Intermountain Medical Center and LDS Hospital are launching a new study to see if hyperbaric oxygen can reduce symptoms of a concussion or traumatic brain injury.
Researchers are seeking to identify 90 adult patients who have experienced a concussion and are still experiencing symptoms at least 1 year later. Qualifying participants will undergo 40 hyperbaric chamber sessions during a 12-week period.
Each chamber session will last about one hour, and researchers will collect information before and after a course of chamber sessions to see if there are changes in the symptoms associated with concussions.
“We’ve been using hyperbaric medicine in carbon monoxide poisoning and wound care treatment for many years, and our patients have experienced very positive results,” said Lindell Weaver, MD, principal investigator and medical director of Hyperbaric Medicine at Intermountain Medical Center and LDS Hospital. “We hope this research will identify if patients with persistent problems after a concussion can have improved outcomes with clinical trial participation.”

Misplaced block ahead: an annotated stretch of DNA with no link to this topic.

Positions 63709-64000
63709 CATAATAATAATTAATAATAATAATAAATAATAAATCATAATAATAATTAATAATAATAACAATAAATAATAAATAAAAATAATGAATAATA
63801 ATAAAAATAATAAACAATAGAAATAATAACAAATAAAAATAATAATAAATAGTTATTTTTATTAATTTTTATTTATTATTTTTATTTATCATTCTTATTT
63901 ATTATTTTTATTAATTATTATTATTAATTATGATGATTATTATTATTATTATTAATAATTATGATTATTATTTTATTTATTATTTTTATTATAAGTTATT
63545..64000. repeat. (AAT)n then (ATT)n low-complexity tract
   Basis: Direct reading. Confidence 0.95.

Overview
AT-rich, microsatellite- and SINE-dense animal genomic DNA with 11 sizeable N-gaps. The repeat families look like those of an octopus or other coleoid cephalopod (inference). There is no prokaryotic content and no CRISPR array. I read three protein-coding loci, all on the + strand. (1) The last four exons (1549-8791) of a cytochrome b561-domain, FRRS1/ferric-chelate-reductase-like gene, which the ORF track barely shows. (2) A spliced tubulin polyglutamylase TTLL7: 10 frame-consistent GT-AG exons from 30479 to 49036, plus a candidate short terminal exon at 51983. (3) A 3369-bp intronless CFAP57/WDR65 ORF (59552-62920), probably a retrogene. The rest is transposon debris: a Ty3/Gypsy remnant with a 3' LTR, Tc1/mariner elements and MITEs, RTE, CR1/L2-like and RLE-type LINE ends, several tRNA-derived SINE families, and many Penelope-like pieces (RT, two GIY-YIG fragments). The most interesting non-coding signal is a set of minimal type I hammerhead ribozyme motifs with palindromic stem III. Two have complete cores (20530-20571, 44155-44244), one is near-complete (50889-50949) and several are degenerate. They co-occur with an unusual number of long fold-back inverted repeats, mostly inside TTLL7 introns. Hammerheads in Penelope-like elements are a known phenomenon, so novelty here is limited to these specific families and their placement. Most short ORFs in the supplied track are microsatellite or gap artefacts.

A concussion is categorized as a mild traumatic brain injury and can occur from a bump, blow, or jolt to the head, which disrupts the normal function of the brain. The impacts of a concussion can alter a person’s physical and mental abilities, and problems can last from a few days to the rest of their lives.
Study participants will be blindly divided into three groups:
• Participants who receive normal air (comprised of 21 percent oxygen)
• Participants who receive pressurized air (comprised of 21 percent oxygen)
• Participants who receive pressurized hyperbaric oxygen (comprised of 100 percent oxygen)